These days, there are hundreds of summer camp options. Many of them specialize in certain fields, activities, or sports. Talk to your child. If they have a strong a specific interest in something, a specialty camp may be the best choice. If not, a general interest camp is likely the way to go. You certainly don’t want to force your child to go to a camp that doesn’t interest them in order to try to force it on them.

Ask them if they are comfortable with a sleepaway camp or if they’d rather come home at night. You can certainly encourage them to be brave and face any fears they may harbor – but certainly don’t force the issue. That’s a recipe for an awful camp experience.

Summer camp can be a wonderful learning experience for your child. If you do the research into camps and take the time to talk to your child about making good choices, you can be assured they will have a fun, safe experience.

Photo Credit: Pixabay.com

Back-to-School Health Checklist

meandgrands Grandmas need to step it up and get in on the safety and well being of their grandkids just as much as their parents…in my opinion. 🙂

From: http://www.webmd.com/parenting/

By Jean Lawrence

 

 

* Make for sure your child’s emergency contact info is correct. I think this one should be on top of the list for sure. 😉

* Updated Shots – This is essential and must be high up on the list of priorities…always! When your child is in a school environment, there are all types of germs floating around. These shots are just a logical way to help prevent illnesses and diseases.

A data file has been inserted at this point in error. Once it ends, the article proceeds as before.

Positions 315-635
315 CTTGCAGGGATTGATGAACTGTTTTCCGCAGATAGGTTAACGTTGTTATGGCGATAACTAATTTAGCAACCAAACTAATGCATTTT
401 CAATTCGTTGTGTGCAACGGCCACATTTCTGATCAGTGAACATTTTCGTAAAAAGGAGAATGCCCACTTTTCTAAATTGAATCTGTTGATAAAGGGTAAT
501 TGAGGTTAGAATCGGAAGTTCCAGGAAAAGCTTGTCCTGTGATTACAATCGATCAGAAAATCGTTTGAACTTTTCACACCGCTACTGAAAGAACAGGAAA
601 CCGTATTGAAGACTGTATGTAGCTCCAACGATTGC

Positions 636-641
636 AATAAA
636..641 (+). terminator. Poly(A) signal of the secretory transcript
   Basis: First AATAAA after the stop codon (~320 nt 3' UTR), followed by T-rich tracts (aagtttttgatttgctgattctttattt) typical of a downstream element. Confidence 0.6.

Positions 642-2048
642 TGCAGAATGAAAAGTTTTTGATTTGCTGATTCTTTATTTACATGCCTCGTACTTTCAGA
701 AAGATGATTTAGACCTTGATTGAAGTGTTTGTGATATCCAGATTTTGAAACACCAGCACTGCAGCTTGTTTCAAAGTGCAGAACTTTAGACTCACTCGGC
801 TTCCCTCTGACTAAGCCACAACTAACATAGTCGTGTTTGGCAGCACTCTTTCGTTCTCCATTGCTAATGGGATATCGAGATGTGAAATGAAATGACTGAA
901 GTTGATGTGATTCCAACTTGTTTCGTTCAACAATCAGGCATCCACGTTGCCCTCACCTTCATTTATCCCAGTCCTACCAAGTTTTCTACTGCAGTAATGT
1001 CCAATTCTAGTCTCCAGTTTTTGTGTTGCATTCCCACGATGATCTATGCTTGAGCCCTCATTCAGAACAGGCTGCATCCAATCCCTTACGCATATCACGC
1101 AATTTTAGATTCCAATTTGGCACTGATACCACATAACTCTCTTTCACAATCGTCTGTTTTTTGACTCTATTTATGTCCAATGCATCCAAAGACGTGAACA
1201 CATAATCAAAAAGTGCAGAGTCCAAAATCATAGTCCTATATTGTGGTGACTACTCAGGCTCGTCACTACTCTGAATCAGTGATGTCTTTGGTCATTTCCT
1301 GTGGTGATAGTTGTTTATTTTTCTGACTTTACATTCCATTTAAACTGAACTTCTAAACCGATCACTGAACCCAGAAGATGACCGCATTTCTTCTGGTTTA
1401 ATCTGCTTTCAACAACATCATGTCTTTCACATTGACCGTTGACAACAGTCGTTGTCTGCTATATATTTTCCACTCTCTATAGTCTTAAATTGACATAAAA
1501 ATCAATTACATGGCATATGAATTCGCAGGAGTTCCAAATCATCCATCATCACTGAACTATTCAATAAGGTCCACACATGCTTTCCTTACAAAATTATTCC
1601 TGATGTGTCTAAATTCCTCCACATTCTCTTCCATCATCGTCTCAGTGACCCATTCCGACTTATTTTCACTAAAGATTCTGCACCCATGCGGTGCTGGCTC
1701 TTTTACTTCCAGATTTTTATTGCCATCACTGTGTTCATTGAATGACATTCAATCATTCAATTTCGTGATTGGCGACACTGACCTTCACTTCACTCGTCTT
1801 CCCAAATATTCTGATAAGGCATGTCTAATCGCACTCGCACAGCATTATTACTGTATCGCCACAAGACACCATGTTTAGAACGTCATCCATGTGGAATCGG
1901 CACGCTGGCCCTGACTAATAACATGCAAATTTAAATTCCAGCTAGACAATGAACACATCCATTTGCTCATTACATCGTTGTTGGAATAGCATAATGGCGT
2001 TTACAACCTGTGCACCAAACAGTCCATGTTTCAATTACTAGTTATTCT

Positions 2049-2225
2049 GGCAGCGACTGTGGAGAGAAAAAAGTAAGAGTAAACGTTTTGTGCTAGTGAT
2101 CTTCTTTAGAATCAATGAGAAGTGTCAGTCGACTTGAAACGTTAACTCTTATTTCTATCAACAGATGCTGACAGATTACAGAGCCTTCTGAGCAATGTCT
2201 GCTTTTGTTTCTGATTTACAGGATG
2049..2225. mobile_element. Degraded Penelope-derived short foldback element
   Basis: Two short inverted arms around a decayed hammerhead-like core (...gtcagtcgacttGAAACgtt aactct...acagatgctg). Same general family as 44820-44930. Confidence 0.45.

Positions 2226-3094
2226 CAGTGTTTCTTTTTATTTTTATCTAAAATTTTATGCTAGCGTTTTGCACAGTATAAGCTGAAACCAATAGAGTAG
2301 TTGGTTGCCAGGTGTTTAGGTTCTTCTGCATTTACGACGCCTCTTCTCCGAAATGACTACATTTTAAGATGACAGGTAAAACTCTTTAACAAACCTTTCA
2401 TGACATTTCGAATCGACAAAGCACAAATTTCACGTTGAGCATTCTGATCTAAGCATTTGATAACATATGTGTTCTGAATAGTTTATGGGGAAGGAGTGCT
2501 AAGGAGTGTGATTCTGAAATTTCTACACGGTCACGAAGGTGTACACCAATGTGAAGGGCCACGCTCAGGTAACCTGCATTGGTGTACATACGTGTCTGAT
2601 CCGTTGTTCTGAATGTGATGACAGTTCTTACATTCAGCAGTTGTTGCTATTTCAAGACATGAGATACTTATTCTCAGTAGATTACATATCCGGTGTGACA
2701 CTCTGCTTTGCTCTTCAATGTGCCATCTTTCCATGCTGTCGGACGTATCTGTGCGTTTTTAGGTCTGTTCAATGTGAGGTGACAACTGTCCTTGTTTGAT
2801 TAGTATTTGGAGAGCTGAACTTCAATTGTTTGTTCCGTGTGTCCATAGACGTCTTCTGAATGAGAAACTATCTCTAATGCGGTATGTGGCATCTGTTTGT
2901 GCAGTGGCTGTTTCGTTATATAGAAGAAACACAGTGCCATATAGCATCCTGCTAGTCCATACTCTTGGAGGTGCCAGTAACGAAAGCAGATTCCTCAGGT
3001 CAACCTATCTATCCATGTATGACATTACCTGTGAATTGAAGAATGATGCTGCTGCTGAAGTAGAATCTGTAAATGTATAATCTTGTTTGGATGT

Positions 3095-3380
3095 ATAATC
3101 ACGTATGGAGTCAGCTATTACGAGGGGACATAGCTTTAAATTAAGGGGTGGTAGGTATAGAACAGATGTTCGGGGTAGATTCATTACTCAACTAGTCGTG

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* Eye Site – Regular eye exams are important to your child’s schooling, and also, home life.

* Teeth and Gums – If you want to keep your child healthy and infection-free, it’s a good idea to make them brush and floss daily. A nice smile is an awesome thing to have too! =)


* Make sure the nurse is aware of your child’s allergies and medications they are taking. Good Golly Miss Molly, this is important; much needless to say! 😮 lol

* Get enough sleep – When I was a young child, I remember going to bed every (school night) at 8:00 – 8:30. What’s the best time for the kiddos to get tucked into bed at night? What’s your opinion?

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* Nutrition – Remember, breakfast is the most important meal of the day =) In addition, is it top priority that your kids don’t consume fast food?

* Make for sure your child has transportation scheduled, wether it be a bus, you, or someone else to drive them to school and back. You never know these days what can happen and WHERE!

~*~*~*~*~*~*~*~*~*~*~

See What The Experts Have to Say

=)

You can read more @ http://www.webmd.com/parenting/features/back-to-school-health-checklist